4) Home-Invading Weevils
Many Wisconsinites experience or at least are familiar with insects that sneak indoors in the fall, such as boxelder bugs and multicolored Asian lady beetles. There’s also a group of broad-nosed weevils that happen to sneak indoors during the summer months. Species in this group include the strawberry root weevil, the imported longhorned weevil, and others. Once indoors, these weevils tend to stumble around in a slow, somewhat tick-like manner, causing concern to homeowners. But fear no weevil, for these insects are completely harmless. A broom or vacuum cleaner are often the best tools to deal with them. While broad nosed weevils can be somewhat common, reports coming in to the UW Insect Diagnostic Lab suggest that numbers of these home-invading beetles were up in 2016.

3) Scarab Beetles
A number of scarab beetles had noteworthy activity in 2016, including several important landscape pests. Scarab beetles can be an extremely common group of insects, with well over 100 species in Wisconsin alone. Perhaps the best known (and most infamous) member of this group would be the Japanese beetle (Popillia japonica), which seemed to rebound last year after a few quiet years. In parts of the state with sandy soil, the rose chafer was present in high and damaging numbers. Similar to Japanese beetles, rose chafers are fond of feeding on a wide range of plants from landscape shrubs to fruit trees.

Two other scarab beetles were noteworthy in 2016: the Northern masked chafer and the European chafer. This past year marked the first year that the larvae of these beetles (white grubs) had been found damaging turfgrass in the state: Rock County (NMC) and Door county (EC). Previously, turfgrass managers only had to contend with the white grubs of Japanese beetle and the occasional May/June beetle.

2) Bot Flies
[Disclaimer: bot flies are not for the faint of heart! If you’re preparing to eat lunch, you may want to skip down to #1.]
Bot Flies-Click to Read

If you’re not familiar with bot flies, these creatures may seem like something out of a science fiction movie. In their simplest terms, bot fly larvae are essentially large, flesh-inhabiting maggots. When fully mature, the maggots can be over an inch long and are covered with tiny backward-facing spines, making removal nearly impossible from their host. Adult bot flies are very short lived and somewhat resemble bumble bees or certain horse flies in their size and coloration. In a typical year, the UW Insect Diagnostic Lab might receive 1-2 reports. For whatever reason, bot flies had a great year in 2016 and several dozen reports came in to the lab. The common species observed in Wisconsin last year were from the genus Cuterebra and parasitize small mammals such as: mice, chipmunks, squirrels, and rabbits.  The maggots live and feed beneath the skin of their mammal host for weeks before popping out to pupate.  The mammal hosts generally seem to tolerate their companions, although the concept of bot flies may give you a creepy-crawly feeling.
[Bonus material: there is a bot fly (Dermatobia hominis) in South and Central America that affects humans]

 

1) Mosquitoes
With all the stories about the Zika virus in the news, it was difficult to avoid hearing about mosquitoes in 2016. In addition, with the heavy rains many parts of Wisconsin received last year, it was equally challenging to venture outdoors and avoid mosquitoes. In many parts of the state, mosquito pressure was severe last year, giving mosquitoes the top spot on the 2016 list. If there’s a silver lining to the mosquito story last year, it has three parts:

  • The mosquitoes that were dreadfully abundant last year (floodwater mosquitoes) aren’t important vectors of human disease. Yes, they might have ruined that evening cookout, but at least they weren’t making anyone ill.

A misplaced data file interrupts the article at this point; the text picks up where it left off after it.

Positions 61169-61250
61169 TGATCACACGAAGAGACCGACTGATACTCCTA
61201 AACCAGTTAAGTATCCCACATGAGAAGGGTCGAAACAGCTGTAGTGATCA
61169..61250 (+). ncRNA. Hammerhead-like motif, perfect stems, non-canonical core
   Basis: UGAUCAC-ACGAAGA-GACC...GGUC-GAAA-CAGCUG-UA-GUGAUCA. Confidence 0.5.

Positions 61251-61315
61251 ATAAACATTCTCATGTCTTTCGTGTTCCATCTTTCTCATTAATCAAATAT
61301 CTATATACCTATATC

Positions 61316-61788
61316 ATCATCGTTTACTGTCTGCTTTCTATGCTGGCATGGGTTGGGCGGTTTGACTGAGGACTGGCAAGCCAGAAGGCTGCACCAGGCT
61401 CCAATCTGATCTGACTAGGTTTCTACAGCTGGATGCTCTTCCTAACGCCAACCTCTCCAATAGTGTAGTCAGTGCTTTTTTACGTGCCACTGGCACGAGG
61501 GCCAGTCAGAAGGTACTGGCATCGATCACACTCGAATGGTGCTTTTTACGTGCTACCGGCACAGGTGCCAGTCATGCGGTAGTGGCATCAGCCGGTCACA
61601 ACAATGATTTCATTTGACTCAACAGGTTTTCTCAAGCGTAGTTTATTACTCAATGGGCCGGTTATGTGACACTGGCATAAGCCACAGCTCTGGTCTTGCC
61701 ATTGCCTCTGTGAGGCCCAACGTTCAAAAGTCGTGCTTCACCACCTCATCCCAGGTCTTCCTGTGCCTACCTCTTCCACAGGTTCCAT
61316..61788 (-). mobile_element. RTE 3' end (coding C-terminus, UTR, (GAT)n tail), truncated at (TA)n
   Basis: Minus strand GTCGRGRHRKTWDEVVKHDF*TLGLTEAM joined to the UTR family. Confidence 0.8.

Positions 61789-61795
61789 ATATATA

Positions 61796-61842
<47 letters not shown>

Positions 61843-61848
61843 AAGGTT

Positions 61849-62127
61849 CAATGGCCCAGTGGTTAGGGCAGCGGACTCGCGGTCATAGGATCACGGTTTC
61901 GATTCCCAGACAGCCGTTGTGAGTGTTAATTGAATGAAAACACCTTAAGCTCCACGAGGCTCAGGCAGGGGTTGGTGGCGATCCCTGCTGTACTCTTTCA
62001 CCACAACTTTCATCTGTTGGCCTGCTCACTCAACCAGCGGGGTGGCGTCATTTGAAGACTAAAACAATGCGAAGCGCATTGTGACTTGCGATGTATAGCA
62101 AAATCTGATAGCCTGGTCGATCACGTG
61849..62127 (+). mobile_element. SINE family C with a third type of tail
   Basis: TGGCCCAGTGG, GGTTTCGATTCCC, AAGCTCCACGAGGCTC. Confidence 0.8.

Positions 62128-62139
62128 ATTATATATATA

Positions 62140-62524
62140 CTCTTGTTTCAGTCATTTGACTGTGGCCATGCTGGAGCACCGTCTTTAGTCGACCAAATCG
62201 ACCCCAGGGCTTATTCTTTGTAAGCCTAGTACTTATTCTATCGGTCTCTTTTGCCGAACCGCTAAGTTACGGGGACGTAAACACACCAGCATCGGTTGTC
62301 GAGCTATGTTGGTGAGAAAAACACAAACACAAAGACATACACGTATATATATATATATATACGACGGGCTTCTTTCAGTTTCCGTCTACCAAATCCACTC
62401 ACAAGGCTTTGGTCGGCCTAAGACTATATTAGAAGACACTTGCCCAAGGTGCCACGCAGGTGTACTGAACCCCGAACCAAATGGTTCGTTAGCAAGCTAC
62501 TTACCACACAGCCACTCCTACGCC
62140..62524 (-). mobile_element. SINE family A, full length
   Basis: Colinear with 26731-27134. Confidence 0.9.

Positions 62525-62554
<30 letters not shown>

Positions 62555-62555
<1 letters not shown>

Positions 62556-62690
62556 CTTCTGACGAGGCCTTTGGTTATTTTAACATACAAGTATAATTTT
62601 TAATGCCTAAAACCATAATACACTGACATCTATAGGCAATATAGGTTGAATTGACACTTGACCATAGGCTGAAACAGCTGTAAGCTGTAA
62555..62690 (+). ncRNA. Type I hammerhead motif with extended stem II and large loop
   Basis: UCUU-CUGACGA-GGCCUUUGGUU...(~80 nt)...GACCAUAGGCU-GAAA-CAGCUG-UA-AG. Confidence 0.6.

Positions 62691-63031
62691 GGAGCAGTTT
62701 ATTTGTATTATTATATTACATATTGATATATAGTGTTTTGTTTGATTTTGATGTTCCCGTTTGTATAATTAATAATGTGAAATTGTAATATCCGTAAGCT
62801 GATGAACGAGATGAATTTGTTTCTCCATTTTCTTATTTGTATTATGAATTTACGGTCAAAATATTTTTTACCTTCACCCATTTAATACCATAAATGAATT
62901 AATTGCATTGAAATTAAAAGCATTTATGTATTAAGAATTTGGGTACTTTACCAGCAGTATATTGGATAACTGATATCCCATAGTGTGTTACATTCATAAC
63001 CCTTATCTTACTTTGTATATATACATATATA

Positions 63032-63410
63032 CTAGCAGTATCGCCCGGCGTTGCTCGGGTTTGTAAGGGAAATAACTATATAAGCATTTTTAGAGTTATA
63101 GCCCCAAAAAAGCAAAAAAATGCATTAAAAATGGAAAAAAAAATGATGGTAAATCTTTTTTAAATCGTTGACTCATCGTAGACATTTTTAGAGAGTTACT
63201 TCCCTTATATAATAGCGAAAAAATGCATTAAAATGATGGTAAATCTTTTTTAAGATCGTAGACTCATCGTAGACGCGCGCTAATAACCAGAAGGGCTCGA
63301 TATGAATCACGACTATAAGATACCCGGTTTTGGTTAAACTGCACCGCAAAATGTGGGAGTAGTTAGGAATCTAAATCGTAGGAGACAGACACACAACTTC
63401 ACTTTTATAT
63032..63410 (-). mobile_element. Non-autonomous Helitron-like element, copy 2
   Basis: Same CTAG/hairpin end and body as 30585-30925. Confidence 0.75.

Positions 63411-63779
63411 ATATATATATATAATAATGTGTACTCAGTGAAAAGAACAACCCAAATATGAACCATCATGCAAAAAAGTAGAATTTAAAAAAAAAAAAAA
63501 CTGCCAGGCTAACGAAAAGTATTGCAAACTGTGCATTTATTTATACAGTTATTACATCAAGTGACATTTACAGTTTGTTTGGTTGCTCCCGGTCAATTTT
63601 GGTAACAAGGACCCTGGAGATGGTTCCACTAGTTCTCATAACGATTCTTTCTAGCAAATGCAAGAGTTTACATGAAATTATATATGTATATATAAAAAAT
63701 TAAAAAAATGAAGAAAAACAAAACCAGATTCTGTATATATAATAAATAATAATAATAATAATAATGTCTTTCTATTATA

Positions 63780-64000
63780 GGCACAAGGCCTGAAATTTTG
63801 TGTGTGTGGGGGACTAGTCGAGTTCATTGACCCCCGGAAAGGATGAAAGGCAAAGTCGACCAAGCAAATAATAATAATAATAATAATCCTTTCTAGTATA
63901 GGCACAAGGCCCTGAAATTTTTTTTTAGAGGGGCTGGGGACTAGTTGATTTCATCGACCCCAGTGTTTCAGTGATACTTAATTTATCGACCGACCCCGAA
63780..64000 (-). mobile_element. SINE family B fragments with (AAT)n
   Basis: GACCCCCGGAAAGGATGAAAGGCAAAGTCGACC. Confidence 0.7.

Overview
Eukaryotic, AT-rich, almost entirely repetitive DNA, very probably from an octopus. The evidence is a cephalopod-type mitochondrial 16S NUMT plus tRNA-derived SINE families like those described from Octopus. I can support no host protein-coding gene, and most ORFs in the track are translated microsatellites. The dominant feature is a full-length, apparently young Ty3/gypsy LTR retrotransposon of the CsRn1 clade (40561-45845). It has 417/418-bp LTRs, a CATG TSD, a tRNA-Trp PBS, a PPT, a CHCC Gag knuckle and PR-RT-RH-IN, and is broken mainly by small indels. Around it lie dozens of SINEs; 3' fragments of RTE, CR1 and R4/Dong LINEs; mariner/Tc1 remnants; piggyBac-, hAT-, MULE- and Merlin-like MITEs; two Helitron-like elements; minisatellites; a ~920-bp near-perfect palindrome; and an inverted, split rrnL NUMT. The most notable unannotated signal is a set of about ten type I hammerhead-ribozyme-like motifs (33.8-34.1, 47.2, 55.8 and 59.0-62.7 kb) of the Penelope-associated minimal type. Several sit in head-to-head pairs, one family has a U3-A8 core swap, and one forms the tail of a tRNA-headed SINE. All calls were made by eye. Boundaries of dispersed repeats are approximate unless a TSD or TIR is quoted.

• Reports of mosquito-borne diseases (such as West Nile Virus) were relatively low in the state last year.
  • Zika virus was not a major issue in Wisconsin, as the mosquito species responsible for that disease haven’t been found here [Read more about this topic in this post]

Conifer Seed Bugs

Since last week’s press release on the Brown Marmorated Stink Bug by the Wisconsin Department of Agriculture, Trade and Consumer Protection (DATCP) and my own blog post on this invasive pest, I’ve been getting many reports of this insect from Wisconsin residents.  It’s always great to get reports from the community as it helps us keep track of this invasive pest.

Brown Marmorated Stink Bug ID
Identifying features of the Brown Marmorated Stink Bug; click for larger version. Photo Credit: PJ Liesch, UW-Entomology

Interestingly, there have also been many cases of an insect that somewhat resembles BMSB: the Western Conifer Seed Bug.  Both insects try sneaking into buildings to look for shelter and possess “checkerboard” patterns at the back of the body.  However, when you have the insects side by side, they can be easily separated.  The western conifer seed bug is longer and more slender in appearance, has dull reddish and orange patches on the body, and has distinctly dilated hind legs (think “bell-bottoms”).  In addition, these insects possess a unique zig-zag (“lightning bolt”) pattern on each wing, which can easily be seen with the naked eye as illustrated in the ID guide below.

Western Conifer Seed Bug-ID Guide_opt
Distinguishing features of the Brown Marmorated Stink Bug and Western Conifer Seed Bug; click for larger version. Photo Credit: PJ Liesch, UW-Entomology

While the western conifer seed bug  can sneak into buildings in the fall, they tend to invade in relatively low numbers.  This species feeds on the seed cones of pines and other conifers, but doesn’t seem to cause much (if any) harm to the trees.  Overall, they can be a bit of a nuisance, but that’s about it, unlike BMSB, which can potentially damage many different types of plants.

Have western conifer seed bugs around the house and want to know more about their biology and management?  Check out this handy factsheet from UW-Extension.

Why Such a Stink About a Bug?